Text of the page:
Walter White’s best Breaking Bad enforcer once faced off against Commander Sisko in a very early episode of Star Trek: Deep Space Nine.
- Star Trek: Deep Space Nine featured notable guest stars including Breaking Bad actor Jonathan Banks, who portrayed Golin Shel-la in a powerful episode about the futility of war.
- Banks, known for his role in the crime procedural Wiseguy, brought gritty depth to the character and added to the overall allegorical message of the episode.
- There are several connections between Breaking Bad and the Star Trek universe, including shared actors and the involvement of creator Vince Gilligan, who had previous ties to The X-Files.
Years before Breaking Bad became a TV sensation, the actor behind one of its best-loved characters faced off against Commander Benjamin Sisko (Avery Brooks) in a forgotten episode of Star Trek: Deep Space Nine. Having existed in one form or another since 1966, Star Trek has paid host to a wealth of acting talent over the decades, many of whom have taken a role purely because they love the franchise. For example, Whoopi Goldberg signed on to Star Trek: The Next Generation after her role in Steven Spielberg’s The Color Purple was nominated for an Academy Award, out of sheer love for the original series.
Star Trek: Deep Space Nine was no exception, and its recurring guest stars included Oscar winning actress Louise Fletcher as Kai Winn, and The Princess Bride‘s Wallace Shawn as Grand Nagus Zek. They weren’t the only actors with impressive resumes cast in Star Trek: DS9 season 1, and the quality of guest stars would continue throughout its seven seasons. One actor who was cast in DS9 would go on to become a big star in Breaking Bad, a show that made a virtue of the very storytelling techniques that the forward-thinking DS9 introduced to Star Trek.
Breaking Bad’s Mike’s Forgotten Star Trek Role Explained
In Star Trek: Deep Space Nine season 1, episode 13, “Battle Lines”, Commander Sisko and an away team are thrown into a never-ending war on a nightmarish planet where it’s impossible to die. Introduced to the Ennis faction, Sisko meets their leader, Golin Shel-la, who was played by Breaking Bad‘s Jonathan Banks. Golin is convinced by Sisko to negotiate a ceasefire with their rival faction, the Nol-Ennis. Tragically, a peaceful accord could not be made, and the never-ending war continued, despite both parties recognizing how futile it was. “Battle Lines” is a classic Star Trek allegory for the futility and horror of war, lent some additional grit by Jonathan Banks’ performance.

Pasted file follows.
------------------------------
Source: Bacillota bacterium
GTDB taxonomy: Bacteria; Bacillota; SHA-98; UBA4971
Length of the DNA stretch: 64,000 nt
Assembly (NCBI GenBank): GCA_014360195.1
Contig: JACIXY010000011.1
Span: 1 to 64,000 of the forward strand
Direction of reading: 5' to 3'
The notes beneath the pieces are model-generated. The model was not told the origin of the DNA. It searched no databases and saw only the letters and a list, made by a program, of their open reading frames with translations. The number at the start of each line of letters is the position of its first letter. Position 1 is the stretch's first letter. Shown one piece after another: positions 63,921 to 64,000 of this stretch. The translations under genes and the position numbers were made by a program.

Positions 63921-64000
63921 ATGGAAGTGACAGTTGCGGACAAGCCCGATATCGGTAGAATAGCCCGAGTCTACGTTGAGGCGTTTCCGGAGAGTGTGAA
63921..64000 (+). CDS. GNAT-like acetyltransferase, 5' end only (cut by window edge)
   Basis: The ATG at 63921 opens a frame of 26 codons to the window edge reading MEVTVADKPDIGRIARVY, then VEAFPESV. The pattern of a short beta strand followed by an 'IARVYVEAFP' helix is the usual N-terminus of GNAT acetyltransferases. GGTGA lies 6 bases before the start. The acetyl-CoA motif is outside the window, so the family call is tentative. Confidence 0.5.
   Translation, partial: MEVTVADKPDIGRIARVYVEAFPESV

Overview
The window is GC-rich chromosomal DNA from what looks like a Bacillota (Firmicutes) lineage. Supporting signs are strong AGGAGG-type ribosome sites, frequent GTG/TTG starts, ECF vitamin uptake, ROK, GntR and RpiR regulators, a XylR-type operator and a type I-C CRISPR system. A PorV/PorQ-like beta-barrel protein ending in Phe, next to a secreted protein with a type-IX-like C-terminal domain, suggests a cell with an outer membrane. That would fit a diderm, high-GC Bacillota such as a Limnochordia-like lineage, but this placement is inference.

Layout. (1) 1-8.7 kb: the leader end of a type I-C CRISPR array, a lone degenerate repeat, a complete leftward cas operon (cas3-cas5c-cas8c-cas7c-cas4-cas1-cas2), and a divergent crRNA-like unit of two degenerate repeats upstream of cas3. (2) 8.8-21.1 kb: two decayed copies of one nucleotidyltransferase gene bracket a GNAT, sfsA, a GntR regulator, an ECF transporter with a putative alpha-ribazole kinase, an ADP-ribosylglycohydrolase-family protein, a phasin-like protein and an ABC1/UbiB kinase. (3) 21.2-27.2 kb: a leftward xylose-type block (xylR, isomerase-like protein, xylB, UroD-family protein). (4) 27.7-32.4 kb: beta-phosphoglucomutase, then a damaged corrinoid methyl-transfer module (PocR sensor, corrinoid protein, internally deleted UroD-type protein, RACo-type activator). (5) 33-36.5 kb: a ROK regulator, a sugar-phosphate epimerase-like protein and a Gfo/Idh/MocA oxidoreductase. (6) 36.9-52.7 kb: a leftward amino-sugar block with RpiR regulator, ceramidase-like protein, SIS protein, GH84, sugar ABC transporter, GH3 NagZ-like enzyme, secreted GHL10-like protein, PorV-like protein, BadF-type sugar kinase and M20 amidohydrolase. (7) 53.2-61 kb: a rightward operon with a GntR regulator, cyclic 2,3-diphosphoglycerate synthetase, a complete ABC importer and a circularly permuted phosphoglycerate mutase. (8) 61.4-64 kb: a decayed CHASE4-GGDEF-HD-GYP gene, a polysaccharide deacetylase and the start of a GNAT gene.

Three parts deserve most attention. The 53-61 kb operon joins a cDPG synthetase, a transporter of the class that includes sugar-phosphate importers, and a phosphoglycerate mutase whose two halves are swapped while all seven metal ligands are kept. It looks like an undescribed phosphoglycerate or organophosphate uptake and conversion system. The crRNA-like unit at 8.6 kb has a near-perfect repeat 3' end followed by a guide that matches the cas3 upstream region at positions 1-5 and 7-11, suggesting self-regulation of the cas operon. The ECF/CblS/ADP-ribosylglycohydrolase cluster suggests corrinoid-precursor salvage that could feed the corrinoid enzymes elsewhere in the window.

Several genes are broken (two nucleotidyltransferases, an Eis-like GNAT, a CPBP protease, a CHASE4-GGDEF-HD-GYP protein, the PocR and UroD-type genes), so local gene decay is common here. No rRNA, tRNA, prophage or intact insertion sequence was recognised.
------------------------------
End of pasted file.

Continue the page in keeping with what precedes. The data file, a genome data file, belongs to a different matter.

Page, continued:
This was far from being a “before they were famous” gig for Banks, who had been a professional actor since the 1970s. When his Star Trek: Deep Space Nine aired in 1993, Banks was best known as Frank McPike in 74 episodes of the crime procedural Wiseguy between 1987 and 1990. However, he also had roles in some of the 80’s most memorable cult movies like The Adventures of Buckaroo Banzai Across The 8th Dimension, which also starred the future evil Star Trek admiral, and Robocop actor Peter Weller.
Jonathan Banks Isn’t The Only Link Between Breaking Bad And Star Trek
There’s a surprisingly large number of connections between Star Trek and Breaking Bad that go beyond Jonathan Banks’ guest role as Shel-la. In terms of actors, John de Lancie had a memorable role in Breaking Bad seasons 2 and 3 as the tragic Donald Margolis, a family man whose daughter Jane (Krysten Ritter) lost her life due to the scheming of Walter White. Other actors with roles in both Breaking Bad and the Star Trek universe include Hector Salamanca actor Mark Margolis, who played Dr. Nel Apgar in Star Trek: The Next Generation season 3, episode 14, “A Matter of Perspective”.
Given the links between Star Trek and The X-Files, it’s probably no coincidence that Breaking Bad creator and X-Files veteran Vince Gilligan cast so many Trek actors in the show. This connection continued into Better Call Saul with roles for Star Trek: Voyager guest stars Ed Begley Jr. and Michael McKean. Breaking Bad‘s most overt reference was the drug-fueled pitch for an episode of Star Trek: The Original Series involving a pie eating contest and a transporter malfunction, with horrific and hilarious consequences. All of which proves that Jonathan Banks’ appearance in Star Trek: Deep Space Nine wasn’t a simple one-off.